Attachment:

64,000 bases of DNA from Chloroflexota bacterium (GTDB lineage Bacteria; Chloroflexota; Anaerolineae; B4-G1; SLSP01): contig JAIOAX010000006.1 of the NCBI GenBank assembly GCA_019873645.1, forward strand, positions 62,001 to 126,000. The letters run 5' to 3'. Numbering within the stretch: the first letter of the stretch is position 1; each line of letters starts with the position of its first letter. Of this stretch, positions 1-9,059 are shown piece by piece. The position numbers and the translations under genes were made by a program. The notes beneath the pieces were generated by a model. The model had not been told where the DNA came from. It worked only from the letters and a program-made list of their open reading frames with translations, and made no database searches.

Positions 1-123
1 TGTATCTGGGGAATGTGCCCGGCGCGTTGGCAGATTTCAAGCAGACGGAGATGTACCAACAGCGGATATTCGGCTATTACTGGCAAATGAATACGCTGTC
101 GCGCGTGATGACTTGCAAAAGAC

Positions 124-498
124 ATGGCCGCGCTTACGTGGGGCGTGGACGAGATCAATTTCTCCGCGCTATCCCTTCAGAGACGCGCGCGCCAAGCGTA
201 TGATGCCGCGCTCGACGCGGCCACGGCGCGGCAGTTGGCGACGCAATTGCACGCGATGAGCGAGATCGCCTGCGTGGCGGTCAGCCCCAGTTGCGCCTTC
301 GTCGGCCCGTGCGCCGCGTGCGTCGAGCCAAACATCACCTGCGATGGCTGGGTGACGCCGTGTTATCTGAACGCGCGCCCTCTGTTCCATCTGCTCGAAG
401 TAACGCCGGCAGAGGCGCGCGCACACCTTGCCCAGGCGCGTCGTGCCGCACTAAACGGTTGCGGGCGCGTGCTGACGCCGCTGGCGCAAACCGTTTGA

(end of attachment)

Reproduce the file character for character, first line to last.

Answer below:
64,000 bases of DNA from Chloroflexota bacterium (GTDB lineage Bacteria; Chloroflexota; Anaerolineae; B4-G1; SLSP01): contig JAIOAX010000006.1 of the NCBI GenBank assembly GCA_019873645.1, forward strand, positions 62,001 to 126,000. The letters run 5' to 3'. Numbering within the stretch: the first letter of the stretch is position 1; each line of letters starts with the position of its first letter. Of this stretch, positions 1-9,059 are shown piece by piece. The position numbers and the translations under genes were made by a program. The notes beneath the pieces were generated by a model. The model had not been told where the DNA came from. It worked only from the letters and a program-made list of their open reading frames with translations, and made no database searches.

Positions 1-123
1 TGTATCTGGGGAATGTGCCCGGCGCGTTGGCAGATTTCAAGCAGACGGAGATGTACCAACAGCGGATATTCGGCTATTACTGGCAAATGAATACGCTGTC
101 GCGCGTGATGACTTGCAAAAGAC

Positions 124-498
124 ATGGCCGCGCTTACGTGGGGCGTGGACGAGATCAATTTCTCCGCGCTATCCCTTCAGAGACGCGCGCGCCAAGCGTA
201 TGATGCCGCGCTCGACGCGGCCACGGCGCGGCAGTTGGCGACGCAATTGCACGCGATGAGCGAGATCGCCTGCGTGGCGGTCAGCCCCAGTTGCGCCTTC
301 GTCGGCCCGTGCGCCGCGTGCGTCGAGCCAAACATCACCTGCGATGGCTGGGTGACGCCGTGTTATCTGAACGCGCGCCCTCTGTTCCATCTGCTCGAAG
401 TAACGCCGGCAGAGGCGCGCGCACACCTTGCCCAGGCGCGTCGTGCCGCACTAAACGGTTGCGGGCGCGTGCTGACGCCGCTGGCGCAAACCGTTTGA